We live in distracted times. We are pulled from quiet contemplation by social media and our phones, by our commutes, by demands of job and family.
But it is in the small, often quiet moments in which the depth of our lives can be examined, and where beautiful stories can be found.
One such story is in this volume, written by Susanna Whitmore Fránek. Susanna proposed to write about a torn photograph of her great-grandparents and the journey that discovery sent her on. This was her third Tell Your True Tale workshop, and we find her embarking on the ambitious project of telling the stories of her life growing up as a rebellious kid in the San Fernando Valley.
One point along her trip is the simple discovery of that photograph.
That’s one thing I love about the Tell Your True Tale workshops, now in a fourth iteration at the East Los Angeles Library. Over and over, writers find wonder in the smallest moments. That’s what this volume, especially, is about.
Sarah Alvarado, a TYTT newcomer, contributes a terrific story of one day with her father in San Bernardino.
C.J. Salgado, a TYTT veteran, tells the story of the last day he spent with his grandfather, a former Bracero from Michoacan, on the beach in Santa Monica.
Alex Chi, another newcomer, tells us the powerful tale of his recovery from a near fatal illness.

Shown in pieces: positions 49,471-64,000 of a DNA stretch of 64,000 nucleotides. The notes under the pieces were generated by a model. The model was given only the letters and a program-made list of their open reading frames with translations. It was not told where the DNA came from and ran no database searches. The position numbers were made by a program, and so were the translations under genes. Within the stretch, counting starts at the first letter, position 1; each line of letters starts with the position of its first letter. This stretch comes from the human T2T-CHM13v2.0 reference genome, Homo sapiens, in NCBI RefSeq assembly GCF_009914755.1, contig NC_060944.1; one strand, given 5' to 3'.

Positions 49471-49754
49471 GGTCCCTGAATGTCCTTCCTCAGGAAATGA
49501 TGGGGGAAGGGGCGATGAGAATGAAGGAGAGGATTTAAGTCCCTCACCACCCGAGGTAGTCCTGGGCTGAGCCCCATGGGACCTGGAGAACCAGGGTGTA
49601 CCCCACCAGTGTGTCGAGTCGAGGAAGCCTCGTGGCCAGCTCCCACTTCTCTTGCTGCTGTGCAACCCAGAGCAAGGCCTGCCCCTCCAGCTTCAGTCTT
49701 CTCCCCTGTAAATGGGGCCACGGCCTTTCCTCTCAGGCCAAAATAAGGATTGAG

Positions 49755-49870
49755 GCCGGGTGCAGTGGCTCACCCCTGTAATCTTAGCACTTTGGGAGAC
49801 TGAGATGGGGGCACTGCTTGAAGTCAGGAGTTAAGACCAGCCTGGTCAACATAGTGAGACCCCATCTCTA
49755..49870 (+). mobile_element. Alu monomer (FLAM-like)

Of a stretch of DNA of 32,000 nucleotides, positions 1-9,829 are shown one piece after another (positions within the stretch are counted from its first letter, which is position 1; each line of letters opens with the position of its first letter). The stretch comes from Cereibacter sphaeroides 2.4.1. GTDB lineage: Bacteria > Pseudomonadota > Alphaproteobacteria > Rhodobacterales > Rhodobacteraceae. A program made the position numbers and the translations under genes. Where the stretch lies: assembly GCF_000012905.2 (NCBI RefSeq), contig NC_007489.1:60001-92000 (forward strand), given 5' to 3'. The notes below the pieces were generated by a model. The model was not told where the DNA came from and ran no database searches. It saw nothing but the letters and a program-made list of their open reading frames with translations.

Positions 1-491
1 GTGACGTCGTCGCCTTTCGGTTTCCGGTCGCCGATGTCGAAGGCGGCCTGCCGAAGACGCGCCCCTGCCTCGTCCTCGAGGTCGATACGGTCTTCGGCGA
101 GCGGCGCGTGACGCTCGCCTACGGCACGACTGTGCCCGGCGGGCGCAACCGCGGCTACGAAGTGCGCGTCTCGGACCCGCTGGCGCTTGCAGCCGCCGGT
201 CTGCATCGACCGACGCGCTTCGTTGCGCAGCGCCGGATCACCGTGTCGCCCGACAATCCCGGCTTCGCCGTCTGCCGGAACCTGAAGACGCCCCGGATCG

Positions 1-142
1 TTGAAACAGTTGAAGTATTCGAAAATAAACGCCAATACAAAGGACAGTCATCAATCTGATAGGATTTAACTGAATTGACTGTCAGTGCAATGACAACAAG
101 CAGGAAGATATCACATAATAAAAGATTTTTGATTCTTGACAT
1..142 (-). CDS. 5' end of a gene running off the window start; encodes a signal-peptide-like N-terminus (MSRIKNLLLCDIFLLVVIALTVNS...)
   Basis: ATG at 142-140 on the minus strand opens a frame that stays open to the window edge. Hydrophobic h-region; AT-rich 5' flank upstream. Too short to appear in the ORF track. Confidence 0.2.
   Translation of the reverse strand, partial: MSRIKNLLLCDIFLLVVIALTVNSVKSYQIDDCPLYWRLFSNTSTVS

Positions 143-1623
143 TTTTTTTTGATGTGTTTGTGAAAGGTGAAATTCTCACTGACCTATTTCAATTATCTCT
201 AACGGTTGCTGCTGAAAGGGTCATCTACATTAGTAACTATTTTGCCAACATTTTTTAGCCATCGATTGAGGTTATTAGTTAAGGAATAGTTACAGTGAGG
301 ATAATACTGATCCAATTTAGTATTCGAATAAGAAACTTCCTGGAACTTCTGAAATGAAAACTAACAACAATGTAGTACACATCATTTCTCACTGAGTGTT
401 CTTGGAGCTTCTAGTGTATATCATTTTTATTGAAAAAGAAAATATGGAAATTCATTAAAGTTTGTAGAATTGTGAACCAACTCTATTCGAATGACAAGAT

A writer new to TYTT, Anika Malone, writes of a night she spent with some people she believed were her friends in the Pomona Valley.
Olivia Segura contributes her third tale about her father, a former Bracero, this time about his discovery of the big city of Los Angeles.
Yanndery Flow, in her first TYTT workshop, lets us into the world of the swimming pool lifeguard in East Los Angeles.
Second-timer Fabiola Manriquez tells of watching a woman whom she tutored emerging from years of drug and gang life.
Brian Rivera is back with his third story, this time of a visit to El Paso and the recollections that inspired.
Finding the stories in small moments is one goal of this workshop. Another goal is to turn those nonfiction stories into tales that read like fiction. I believe the stories in this volume do that. But read and decide for yourself. I think you’ll find it all the more wondrous that they were produced by people who, for the most part, had not written much prior to this.
Once again, I thank Daniel Hernandez, director of the Chicano Resource Center at the East L.A. Library, run by the L.A. County Library system, where these workshops have been held, and who was adventurous enough to allow them to take place. I thank, as well, Susan Broman, formerly head of Adult and Digital Services for the county library system, and now at the Los Angeles Public Library. Thanks to Jesse Lanz for his support of the Tell Your True Tale workshops.
Eric Franco Aguilar, a TYTT alum, designed a terrific cover, his third for us.
Enjoy this fourth volume of Tell Your True Tale: East Los Angeles stories. Also, check out the county library’s page dedicated to the project: http://www.colapublib.org/tytt/
Then remember, you’re welcome to come write a story of your own.